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Robin Clarke

Robin Clarke is a writer, teacher, and psychotherapist living in Pittsburgh, Pennsylvania. Her first book of poems, Lines The Quarry (Omnidawn, 2013), won the Omnidawn 1st/2nd book prize for poetry. With the poet Sten Carlson, she co-authored a chapbook of poems entitled Lives of the Czars (nonpolygon, 2011). An excerpt from her memoir-in-progress, Those Little Anodynes, won the 2016 Tupelo Open Prose award. She lives in an intentional co-housing community with her partner and their two daughters.


Women were Phenobarbital zombies

epileptic moths ate well into the 70’s

but the carpet remained, every birthday

mom slept under a lot of deaths

to make gratitude “possible,” a game we played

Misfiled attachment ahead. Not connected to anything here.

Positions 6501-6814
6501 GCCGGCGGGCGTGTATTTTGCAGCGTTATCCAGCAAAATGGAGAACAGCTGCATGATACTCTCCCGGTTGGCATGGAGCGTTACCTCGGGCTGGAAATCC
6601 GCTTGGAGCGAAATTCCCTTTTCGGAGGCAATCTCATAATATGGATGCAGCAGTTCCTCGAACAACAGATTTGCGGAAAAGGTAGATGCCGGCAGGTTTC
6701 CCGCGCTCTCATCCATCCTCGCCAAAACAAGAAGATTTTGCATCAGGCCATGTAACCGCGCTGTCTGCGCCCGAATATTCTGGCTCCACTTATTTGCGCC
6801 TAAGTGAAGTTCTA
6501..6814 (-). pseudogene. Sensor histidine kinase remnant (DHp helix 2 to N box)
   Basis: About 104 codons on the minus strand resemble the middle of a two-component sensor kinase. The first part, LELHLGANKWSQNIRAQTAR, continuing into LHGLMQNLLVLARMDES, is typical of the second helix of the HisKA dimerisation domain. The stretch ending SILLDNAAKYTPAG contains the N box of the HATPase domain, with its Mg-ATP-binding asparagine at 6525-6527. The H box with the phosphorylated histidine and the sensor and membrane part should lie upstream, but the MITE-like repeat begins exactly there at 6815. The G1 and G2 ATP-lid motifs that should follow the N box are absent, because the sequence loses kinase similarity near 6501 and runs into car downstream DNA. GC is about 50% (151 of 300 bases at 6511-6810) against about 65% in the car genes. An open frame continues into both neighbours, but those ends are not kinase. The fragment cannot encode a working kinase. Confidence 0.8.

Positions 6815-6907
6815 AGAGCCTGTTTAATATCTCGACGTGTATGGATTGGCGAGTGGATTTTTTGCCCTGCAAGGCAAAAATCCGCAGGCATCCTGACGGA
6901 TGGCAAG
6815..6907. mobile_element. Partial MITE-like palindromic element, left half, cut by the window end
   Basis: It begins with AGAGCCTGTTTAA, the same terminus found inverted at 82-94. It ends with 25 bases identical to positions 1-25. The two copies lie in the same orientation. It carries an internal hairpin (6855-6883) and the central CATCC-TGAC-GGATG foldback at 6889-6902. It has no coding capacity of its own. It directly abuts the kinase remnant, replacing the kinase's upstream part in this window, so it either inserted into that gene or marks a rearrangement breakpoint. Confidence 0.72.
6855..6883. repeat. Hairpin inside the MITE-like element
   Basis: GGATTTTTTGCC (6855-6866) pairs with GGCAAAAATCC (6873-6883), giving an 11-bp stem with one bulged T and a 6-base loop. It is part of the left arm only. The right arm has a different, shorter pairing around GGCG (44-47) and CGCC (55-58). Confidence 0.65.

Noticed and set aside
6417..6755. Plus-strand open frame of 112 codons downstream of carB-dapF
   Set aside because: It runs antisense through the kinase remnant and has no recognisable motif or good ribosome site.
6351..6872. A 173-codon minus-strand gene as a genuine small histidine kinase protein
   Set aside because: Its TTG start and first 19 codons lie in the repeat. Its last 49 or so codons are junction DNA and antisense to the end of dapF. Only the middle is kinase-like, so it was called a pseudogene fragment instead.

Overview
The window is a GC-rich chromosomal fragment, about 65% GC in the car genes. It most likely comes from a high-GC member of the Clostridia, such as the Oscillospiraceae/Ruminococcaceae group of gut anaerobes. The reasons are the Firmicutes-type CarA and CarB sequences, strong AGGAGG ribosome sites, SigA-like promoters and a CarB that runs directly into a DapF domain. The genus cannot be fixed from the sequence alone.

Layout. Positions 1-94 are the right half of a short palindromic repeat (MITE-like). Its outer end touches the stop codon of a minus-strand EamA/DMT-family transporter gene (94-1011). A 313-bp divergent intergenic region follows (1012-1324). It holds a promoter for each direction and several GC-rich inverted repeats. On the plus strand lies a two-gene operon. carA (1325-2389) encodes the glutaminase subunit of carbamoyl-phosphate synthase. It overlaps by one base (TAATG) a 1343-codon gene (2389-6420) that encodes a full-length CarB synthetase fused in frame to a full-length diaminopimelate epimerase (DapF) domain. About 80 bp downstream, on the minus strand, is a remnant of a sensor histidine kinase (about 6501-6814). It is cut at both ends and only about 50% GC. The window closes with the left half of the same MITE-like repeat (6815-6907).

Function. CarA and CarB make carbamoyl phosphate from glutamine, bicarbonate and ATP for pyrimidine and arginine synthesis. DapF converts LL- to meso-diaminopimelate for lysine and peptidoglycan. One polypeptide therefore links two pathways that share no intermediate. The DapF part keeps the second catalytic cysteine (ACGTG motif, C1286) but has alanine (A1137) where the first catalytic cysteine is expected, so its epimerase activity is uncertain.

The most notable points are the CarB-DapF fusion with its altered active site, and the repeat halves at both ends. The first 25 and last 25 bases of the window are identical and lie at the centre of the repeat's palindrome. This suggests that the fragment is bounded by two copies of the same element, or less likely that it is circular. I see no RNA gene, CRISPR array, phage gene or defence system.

under the table under the sea

remedies to make us “if” and “but”

walk on the furniture for fifteen years

the same but


How do I love thee, let me count

the days we drew all skeletons

from the deck while above the TV

a lone bat cornered the breath

the cigarette’s extinction

from the pack, Miss Universe

and I in the swimsuit, mom

sleep on the kitchen tile

competition, next year I’ll graduate

high with highest distinction


Which invented money being smashed

did you want me on the frontispiece

of a fast-moving metaphor?

The best of all possible wars I know

but seven months of rocket launch

simulations undo the mortal

coil around an index pointed up

or down with the domestic this

the best of all possible beers

animals, servants, violence, in a word

worlds, gentleman, start your engines.

Mercury enters by mouth.



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